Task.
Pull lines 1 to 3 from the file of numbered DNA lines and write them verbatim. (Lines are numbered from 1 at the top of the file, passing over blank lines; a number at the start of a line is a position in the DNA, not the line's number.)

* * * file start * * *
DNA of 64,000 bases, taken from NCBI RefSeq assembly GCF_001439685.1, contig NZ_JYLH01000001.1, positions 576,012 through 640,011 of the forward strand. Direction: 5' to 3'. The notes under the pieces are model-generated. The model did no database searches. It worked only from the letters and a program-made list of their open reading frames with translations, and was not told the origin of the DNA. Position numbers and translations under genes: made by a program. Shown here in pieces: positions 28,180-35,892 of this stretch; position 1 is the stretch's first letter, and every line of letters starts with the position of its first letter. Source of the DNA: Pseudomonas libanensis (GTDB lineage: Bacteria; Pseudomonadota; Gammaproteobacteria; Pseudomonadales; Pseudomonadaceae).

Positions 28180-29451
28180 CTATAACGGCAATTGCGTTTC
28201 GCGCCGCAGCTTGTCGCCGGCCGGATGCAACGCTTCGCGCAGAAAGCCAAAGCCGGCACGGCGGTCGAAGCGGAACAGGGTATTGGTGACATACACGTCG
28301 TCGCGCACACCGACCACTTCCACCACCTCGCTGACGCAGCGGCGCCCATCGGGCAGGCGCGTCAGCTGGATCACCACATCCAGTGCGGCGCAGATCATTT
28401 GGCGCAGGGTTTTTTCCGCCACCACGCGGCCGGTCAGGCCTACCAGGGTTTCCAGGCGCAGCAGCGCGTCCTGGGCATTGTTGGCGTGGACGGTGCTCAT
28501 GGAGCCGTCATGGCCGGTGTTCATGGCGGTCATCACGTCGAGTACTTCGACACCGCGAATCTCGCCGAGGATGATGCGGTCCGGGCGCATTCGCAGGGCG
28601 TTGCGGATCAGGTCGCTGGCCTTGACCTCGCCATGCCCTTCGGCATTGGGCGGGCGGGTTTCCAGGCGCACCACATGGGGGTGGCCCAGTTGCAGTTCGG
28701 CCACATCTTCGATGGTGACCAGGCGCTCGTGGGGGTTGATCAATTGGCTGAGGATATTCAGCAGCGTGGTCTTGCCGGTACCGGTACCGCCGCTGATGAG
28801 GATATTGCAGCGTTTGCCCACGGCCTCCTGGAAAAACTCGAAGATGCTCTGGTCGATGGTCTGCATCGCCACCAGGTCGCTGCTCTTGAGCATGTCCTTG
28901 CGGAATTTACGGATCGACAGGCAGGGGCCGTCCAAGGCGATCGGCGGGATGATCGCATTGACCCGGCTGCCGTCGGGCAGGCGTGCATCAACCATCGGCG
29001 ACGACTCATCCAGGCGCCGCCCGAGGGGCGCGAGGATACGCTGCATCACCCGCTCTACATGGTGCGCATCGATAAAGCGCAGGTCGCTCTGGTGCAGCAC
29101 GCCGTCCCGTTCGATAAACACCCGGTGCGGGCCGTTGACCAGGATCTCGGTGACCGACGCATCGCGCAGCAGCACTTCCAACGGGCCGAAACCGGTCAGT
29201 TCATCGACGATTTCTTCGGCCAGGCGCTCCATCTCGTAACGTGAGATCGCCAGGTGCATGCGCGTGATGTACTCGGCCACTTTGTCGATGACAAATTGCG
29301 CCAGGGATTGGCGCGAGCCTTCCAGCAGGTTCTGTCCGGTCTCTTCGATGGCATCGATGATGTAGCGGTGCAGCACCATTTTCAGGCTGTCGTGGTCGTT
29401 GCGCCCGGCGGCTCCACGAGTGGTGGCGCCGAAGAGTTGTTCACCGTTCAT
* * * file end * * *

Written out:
DNA of 64,000 bases, taken from NCBI RefSeq assembly GCF_001439685.1, contig NZ_JYLH01000001.1, positions 576,012 through 640,011 of the forward strand. Direction: 5' to 3'. The notes under the pieces are model-generated. The model did no database searches. It worked only from the letters and a program-made list of their open reading frames with translations, and was not told the origin of the DNA. Position numbers and translations under genes: made by a program. Shown here in pieces: positions 28,180-35,892 of this stretch; position 1 is the stretch's first letter, and every line of letters starts with the position of its first letter. Source of the DNA: Pseudomonas libanensis (GTDB lineage: Bacteria; Pseudomonadota; Gammaproteobacteria; Pseudomonadales; Pseudomonadaceae).

Positions 28180-29451
28180 CTATAACGGCAATTGCGTTTC